Figure Notation

The most influential parameter that intuitively denotes musical expressions

Video Tutorial

Synfire introduces a format for writing music that is neither MIDI nor audio, nor traditional notation. It roughly resembles what improvising musicians might have in their head: Fragments and melodic movements, broken down into small connected units. It can be placed anywhere to produce different music depending on its surrounding. In fact, it's primary purpose is to be reused this way all the time.

Video Tutorial

The Figure parameter carries a parametric format of musical expression that is independent of pitch and harmony. It contains Symbols grouped into Segments, the latter of which are responsible for preserving melodic movement and expression, regardless which harmony a Figure is rendered against.

Important: The most important thing about Figure is that it's not a substitute for notation or piano rolls. It's an algorithm.
Note: The term Figure stands for a technical data structure here. Not to be confused with the musical notion of a melodic shape.


One or more Symbols are grouped to form a Segment. Segments denote musically meaningful units that are supposed to preserve their relative shape. Symbols in a segment may be stacked vertically (chord), placed in a row (melody), or any combination of the two.

Segments are selected, edited and transformed as a cohesive unit, making them a convenient device for building melodies and musical expressions of arbitrary complexity.


Every segment has one Anchor that denotes a point of emphasis that marks the melodically most important symbol of a segment. The anchor is rendered first and then other symbols are rendered relative to it. It also determines the position of the segment on the timeline.

Tip: If you want a segment to end on a particularly important target note, make that last symbol the anchor. Likewise, if you care most about any other note in between, make it the anchor.

Symbol Types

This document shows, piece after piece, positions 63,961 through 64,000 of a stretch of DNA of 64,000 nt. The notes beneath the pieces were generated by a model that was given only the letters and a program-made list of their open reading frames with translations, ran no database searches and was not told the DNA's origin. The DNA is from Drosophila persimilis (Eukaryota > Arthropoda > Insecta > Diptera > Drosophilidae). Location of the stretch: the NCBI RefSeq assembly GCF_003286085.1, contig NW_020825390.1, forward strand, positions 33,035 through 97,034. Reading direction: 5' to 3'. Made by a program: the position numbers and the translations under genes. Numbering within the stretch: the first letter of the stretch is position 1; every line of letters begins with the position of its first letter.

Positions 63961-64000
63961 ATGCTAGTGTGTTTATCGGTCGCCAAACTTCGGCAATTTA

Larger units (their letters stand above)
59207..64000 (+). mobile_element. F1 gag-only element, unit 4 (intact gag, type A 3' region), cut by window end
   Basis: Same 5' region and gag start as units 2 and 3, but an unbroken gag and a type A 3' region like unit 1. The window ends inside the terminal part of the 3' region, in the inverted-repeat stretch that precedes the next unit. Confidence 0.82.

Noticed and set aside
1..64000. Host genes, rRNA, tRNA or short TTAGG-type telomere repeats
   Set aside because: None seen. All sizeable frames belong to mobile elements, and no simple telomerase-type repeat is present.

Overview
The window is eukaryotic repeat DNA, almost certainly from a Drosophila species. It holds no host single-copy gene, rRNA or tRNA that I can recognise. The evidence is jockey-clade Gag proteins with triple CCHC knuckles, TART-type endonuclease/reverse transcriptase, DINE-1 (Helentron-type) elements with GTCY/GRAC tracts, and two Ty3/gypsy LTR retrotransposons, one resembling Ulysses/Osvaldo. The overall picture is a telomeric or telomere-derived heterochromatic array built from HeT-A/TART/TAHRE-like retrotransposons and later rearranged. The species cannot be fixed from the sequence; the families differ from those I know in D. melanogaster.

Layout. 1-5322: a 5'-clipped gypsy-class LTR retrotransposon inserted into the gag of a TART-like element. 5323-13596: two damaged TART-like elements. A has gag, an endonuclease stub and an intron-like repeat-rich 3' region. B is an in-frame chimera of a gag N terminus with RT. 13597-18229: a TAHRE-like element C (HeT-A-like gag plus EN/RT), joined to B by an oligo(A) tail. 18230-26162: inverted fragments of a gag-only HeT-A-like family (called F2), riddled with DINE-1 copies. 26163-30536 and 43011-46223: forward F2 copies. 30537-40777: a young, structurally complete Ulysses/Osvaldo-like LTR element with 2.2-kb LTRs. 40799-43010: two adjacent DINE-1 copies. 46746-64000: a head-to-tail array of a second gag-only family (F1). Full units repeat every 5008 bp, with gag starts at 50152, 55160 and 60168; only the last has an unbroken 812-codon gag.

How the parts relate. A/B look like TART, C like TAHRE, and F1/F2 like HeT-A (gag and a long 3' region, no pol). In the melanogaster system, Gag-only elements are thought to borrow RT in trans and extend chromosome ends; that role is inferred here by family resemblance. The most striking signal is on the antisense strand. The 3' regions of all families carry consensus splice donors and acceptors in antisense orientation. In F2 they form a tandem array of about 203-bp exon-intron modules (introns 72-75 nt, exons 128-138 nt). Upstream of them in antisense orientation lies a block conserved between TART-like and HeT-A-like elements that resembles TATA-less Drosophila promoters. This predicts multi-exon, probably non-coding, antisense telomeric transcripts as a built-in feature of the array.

Symbols are notated on a staff with horizontal lines that, for most symbol types, correspond to the steps of a scale. The bold middle line is a reference that depends on the type of symbol.

Horizontal: Best for long running melodies relative to the current key. The zero line denotes the root of the Reference Scale of the Global Key.
Vertical: Best for ornaments, licks or improvised melodies. The root of this scale changes with every chord. The zero line denotes the root of the Vertical Scale.
Chord / Arpeggio: Best for chords, horn stabs, arpeggios and finger picking patterns. The zero line denotes the lowest note of the current chord according to its current inversion. Each line represents a note in the chord.
Pitch: Absolute pitch. For drums, percussion and other sounds that need not follow harmony. The zero line denotes C4.
Bass: The zero line denotes the bass of the current Harmonic Context. Each line is a step on the Vertical Scale.
Relative: The Anchor is mapped like a Chord symbol, while additional symbols are rendered like vertical scale symbols, relative to the anchor. Use this type to start a segment on a defined chord interval and let it continue in incremental scale steps from there.
Exclusively used by the Take parameter. Absolute pitch.

The best way to make yourself familiar with the different symbol types is to draw a segment in a short Figure and let it repeat over and over while a chord progression moves on.

Note: Segments may contain only one type of symbol. Types cannot be mixed within the same segment.
Note: The Vertical type is available with the Express and Pro editions. The Relative type is available with the Pro edition only.